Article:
Republican presidential hopeful Dr Ben Carson says he would consider re-implementing a ban on openly gay military personnel.
In an interview with US cable news network CNN on Monday, the retired neurosurgeon and the new chair of his election campaign, retired Army Major General Robert F. Dees, discussed women in combat roles and gay people serving in the country's military.
Dees said he didn't think the current policy of allowing gay and lesbian armed forces to serve openly was what the military wanted.
“Well, I think the first priority again is cohesion, and the second priority would be that the commander-in-chief listen to the best military advice, so on a number of these social issues the best military advice has been thwarted and the administration has said, ‘Do this, do this, do this,’ apart from military and defence considerations as a priority," Dees said.
Carson said, as president, he would look at the evidence regarding the rollback of the military's "Don't Ask, Don't Tell" policy and wouldn't make decisions based on ideology.
“One of the things that I learned in a long medical career is that you make decisions based on evidence, and not on ideology. So, yes, I would be willing to sit down with people from both sides and examine the evidence and make decisions based on what the evidence shows," he said.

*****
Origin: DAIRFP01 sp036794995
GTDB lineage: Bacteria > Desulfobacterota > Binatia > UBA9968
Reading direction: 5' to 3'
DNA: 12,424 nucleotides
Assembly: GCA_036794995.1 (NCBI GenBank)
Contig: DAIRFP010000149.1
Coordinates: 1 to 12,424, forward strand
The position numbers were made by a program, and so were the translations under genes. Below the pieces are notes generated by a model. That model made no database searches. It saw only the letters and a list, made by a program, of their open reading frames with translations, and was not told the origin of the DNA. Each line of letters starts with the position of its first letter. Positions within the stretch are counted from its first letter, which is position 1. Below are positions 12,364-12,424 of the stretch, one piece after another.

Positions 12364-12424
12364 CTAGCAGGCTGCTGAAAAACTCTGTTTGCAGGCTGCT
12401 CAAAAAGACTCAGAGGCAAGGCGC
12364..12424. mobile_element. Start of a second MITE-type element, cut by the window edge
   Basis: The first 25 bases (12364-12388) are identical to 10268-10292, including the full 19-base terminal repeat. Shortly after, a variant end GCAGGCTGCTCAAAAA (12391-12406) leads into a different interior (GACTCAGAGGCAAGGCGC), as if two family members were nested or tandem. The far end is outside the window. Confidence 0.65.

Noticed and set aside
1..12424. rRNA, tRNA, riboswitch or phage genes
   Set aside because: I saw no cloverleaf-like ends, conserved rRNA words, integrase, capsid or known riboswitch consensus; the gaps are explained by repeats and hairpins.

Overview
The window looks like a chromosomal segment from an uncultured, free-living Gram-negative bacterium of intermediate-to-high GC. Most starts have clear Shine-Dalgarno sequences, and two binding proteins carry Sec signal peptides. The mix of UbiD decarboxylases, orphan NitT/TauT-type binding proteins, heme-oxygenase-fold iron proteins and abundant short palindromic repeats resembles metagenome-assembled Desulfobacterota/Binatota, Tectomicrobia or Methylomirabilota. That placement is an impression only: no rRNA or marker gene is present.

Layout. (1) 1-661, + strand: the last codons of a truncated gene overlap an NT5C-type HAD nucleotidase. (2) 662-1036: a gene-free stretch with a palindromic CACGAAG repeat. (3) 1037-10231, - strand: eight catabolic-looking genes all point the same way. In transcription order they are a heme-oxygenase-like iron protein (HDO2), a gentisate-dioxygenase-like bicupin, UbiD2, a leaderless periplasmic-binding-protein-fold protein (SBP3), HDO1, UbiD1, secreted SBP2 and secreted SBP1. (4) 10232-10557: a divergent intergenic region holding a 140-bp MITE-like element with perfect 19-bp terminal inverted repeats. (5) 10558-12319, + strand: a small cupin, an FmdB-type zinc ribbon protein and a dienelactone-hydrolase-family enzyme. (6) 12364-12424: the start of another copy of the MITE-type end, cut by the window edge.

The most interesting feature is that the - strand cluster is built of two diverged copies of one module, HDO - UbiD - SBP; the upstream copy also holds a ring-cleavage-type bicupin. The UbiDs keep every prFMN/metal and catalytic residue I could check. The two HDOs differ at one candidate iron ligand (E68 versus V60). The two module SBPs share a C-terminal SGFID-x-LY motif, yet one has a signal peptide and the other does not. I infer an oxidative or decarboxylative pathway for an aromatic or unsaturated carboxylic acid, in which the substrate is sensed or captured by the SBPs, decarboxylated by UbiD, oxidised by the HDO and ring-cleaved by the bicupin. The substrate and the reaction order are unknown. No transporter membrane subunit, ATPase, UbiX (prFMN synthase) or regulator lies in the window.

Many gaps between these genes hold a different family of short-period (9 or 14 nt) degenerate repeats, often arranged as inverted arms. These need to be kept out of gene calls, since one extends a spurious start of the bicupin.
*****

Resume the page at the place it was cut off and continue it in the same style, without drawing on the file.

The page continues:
The first academic study following the repeal of "Don't Ask, Don't Tell" found no negative effects on the US military.
In December last year, Carson told a military veterans' event in Iowa that he preferred the old "Don't Ask, Don't Tell" policy and that he didn't want to see transgender people serving openly in the military.
“We have too many important things to do when our men and women are out there fighting the enemy, the last thing we need to be doing is saying, ‘What would it be like if we introduced several transgender people into this platoon?’ Give me a break. Deal with the transgender thing somewhere else," he said.
Carson was also confronted by a same sex-attracted woman at a campaign event in New York at the weekend and was asked whether he thought people like her "chose to be gay". He did not answer.
Last week Carson's campaign manager and 20 other staff members quit amid reported infighting and dropping poll numbers. A USA Today poll had him at 6th place yesterday among the Republican's field of candidates.
The first Republican presidential primary will be held on February 1 in Iowa.